On this page we’ll look at the top two parts of a Trip Advisor entry for a single site, and how you can draw out a LOT of useful information.

First, page one. The key information.


Details on the left side above:

  • Note that this is #2 of 56 Things to Do in Asakusa. Aha! Remember that we were going to make a note of each sight’s neighbourhood. But Tokyo is BIG. Look at the address. Yep, Asakusa is a sub-neighbourhood of Taito!
  • #2 of 56, eh? Well, that means lots of people like it. But we aren’t lots of people. You may well find that only a handful of the top 20 make it onto your shortlist. Don’t worry about it. It’s your vacation. But … top 5 or 10 maybe means you should at least look at the overview and a few comments to see why people like it. Maybe you’ve heard about this place but there’s something special that you don’t know yet. [Our view: it was wonderful!]
  • The Overview, of course, is this site’s first attempt to make you shortlist it.
  • You don’t need to capture the details at this point; you’ll be bookmarking this page in your planning document if it’s a candidate, and you can get them later. Yopu might note the “Suggested Duration” because it coudl well determine whether the place gets shortlisted.
    Up at the top left of the photo is the Travellers’ Choice Award, given for consistently good results across several years. I wouldn’t mark a place down for NOT having this, but it does signal consistency.

On to the next part of the entry for this temple: the summary of reviews.

Oh, good, there are lots of reviews. And look at that distribution! Hardly anyone disliked it.  I give a bonus for a negligible number of Poor and Terrible reviews. To use an analogy from the restaurant side of things, by the time you get to 6 Terrible out of 5,676 you’re into the people who are disappointed that the Brazilian Beef BBQ doesn’t serve vegan soup, or the people who booked for 8 people and were upset when 20 of them arrived and the restaurant wouldn’t seat them together.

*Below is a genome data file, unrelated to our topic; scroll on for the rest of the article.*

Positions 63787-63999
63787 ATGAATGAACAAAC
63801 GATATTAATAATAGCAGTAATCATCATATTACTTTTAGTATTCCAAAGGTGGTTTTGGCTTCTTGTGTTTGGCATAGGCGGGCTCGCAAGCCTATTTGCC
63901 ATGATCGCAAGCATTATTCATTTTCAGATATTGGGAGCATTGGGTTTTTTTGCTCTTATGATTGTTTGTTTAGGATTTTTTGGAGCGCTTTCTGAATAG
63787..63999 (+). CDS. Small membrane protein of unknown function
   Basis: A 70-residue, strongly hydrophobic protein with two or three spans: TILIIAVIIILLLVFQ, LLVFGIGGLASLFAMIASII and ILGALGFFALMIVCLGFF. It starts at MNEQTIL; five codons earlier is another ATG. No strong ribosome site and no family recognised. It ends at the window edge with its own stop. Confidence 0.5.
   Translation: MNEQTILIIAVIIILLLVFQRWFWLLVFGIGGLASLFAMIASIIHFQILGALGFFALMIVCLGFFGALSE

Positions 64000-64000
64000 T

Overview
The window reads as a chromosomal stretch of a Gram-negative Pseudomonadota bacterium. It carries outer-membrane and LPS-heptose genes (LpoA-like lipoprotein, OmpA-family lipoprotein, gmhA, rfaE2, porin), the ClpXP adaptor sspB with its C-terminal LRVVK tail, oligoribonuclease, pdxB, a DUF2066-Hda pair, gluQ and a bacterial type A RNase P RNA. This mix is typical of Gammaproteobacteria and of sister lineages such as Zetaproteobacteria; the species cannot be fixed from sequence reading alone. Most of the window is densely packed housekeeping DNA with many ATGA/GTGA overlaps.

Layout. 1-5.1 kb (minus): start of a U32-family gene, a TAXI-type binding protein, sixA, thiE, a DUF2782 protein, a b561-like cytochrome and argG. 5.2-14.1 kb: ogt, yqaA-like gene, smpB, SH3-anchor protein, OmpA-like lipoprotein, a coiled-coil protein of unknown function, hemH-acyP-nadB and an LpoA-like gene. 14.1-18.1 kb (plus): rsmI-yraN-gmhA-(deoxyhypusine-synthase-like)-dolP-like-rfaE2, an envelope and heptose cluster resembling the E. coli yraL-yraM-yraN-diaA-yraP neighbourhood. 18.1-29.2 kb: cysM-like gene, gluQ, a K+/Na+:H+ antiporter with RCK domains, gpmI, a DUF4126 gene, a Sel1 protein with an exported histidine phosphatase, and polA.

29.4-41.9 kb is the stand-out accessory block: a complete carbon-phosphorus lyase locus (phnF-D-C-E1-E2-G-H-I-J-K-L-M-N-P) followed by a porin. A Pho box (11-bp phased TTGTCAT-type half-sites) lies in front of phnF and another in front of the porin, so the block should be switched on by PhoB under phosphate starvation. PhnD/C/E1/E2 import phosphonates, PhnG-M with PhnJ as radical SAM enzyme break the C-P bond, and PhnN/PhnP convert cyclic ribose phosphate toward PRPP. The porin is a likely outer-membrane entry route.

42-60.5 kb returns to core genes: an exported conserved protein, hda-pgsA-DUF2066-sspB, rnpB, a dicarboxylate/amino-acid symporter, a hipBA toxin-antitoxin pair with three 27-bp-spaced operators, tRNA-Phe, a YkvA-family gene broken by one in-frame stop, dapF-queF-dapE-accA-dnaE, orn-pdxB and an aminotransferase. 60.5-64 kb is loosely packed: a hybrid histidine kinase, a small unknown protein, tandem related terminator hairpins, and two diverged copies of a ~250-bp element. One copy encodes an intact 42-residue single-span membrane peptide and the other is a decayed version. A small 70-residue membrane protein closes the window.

After this you’re going to skim the reviews. With the checkboxes here, you can reduce the number of reviews you have to consider. You can look at all the bad ones first if you want. Or sort by date: if you’re going to Whistler in August you won’t get much out of the reviews by winter skiers. 

The Popular mentions part is worth a quick look, in case you recognize things you’re read earlier. Above, for example, you can guess that this place isn’t far from the Skytree and maybe you could see them together; or you could observe that this temple also has food stalls so that being there at lunchtime might be a good idea.

I’d save the Search box for later, when you maybe want to choose between two finalists, or confirm that this place has that one thing you really need.

If I am going to shortlist a place at this stage, I’ll capture: 

  • The link to the review   in the format like   TA 4.5   which means “Trip Advisor 4.5 stars”
  • I might add “TA 4.5 on 100 reviews” as a warning to check a little more closely
  • The website link if I found it already
  • A few notes on when it’s open, highlights, a few review quotes. I try to find out whether it’s closed on certain days, because you need that for high-level planning. 

Next page: This place looks interesting, let’s get what we need to make the decision.

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